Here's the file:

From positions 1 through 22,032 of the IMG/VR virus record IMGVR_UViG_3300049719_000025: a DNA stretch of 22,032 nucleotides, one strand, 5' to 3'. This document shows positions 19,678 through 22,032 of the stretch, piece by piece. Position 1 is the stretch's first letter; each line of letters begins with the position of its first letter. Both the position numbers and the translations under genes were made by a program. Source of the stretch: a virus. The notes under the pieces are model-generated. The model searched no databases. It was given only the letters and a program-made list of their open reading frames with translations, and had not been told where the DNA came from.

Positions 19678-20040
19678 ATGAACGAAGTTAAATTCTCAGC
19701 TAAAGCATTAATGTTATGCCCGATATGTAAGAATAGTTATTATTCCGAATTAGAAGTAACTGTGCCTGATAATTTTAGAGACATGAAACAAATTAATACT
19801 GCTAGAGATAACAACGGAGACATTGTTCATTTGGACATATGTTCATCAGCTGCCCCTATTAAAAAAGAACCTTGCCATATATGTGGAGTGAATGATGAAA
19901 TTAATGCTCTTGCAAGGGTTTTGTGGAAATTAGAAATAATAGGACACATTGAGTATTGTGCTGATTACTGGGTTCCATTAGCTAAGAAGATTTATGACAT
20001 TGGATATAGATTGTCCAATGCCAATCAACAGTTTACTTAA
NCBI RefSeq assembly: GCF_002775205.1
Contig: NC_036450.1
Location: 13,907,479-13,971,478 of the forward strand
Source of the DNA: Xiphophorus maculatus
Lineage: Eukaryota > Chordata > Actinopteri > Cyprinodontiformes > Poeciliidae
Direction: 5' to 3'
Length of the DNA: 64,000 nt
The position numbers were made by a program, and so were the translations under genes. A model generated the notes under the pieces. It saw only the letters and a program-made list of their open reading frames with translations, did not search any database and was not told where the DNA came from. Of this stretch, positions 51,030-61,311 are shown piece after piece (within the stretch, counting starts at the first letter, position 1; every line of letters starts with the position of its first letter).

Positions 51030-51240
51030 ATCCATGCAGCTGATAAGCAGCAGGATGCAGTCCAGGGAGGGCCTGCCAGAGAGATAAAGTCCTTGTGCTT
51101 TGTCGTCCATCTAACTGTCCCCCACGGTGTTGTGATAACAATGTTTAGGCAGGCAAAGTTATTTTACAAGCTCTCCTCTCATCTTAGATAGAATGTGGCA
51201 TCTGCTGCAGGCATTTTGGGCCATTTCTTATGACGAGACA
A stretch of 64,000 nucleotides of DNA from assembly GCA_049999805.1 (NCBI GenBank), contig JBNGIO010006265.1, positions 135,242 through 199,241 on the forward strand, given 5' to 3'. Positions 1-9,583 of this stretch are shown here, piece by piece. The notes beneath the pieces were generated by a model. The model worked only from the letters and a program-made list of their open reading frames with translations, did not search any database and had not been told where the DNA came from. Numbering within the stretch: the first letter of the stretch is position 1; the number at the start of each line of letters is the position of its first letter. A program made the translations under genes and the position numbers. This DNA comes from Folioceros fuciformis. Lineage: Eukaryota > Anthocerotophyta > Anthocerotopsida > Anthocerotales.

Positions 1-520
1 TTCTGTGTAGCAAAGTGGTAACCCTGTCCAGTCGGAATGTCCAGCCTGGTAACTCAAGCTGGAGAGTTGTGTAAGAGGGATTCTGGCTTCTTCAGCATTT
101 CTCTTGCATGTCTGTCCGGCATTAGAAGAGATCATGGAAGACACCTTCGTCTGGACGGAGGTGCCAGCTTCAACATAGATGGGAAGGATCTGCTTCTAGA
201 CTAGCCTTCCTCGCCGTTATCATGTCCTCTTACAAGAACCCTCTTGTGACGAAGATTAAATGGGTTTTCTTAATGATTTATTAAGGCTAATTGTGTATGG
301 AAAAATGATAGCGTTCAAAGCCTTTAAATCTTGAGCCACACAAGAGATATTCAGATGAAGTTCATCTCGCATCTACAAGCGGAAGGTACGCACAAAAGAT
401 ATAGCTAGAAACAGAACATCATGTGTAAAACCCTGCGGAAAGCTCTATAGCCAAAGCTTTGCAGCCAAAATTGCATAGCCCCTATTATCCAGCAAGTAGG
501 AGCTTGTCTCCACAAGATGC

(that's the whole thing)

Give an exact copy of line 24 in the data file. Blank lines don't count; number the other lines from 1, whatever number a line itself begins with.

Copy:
201 CTAGCCTTCCTCGCCGTTATCATGTCCTCTTACAAGAACCCTCTTGTGACGAAGATTAAATGGGTTTTCTTAATGATTTATTAAGGCTAATTGTGTATGG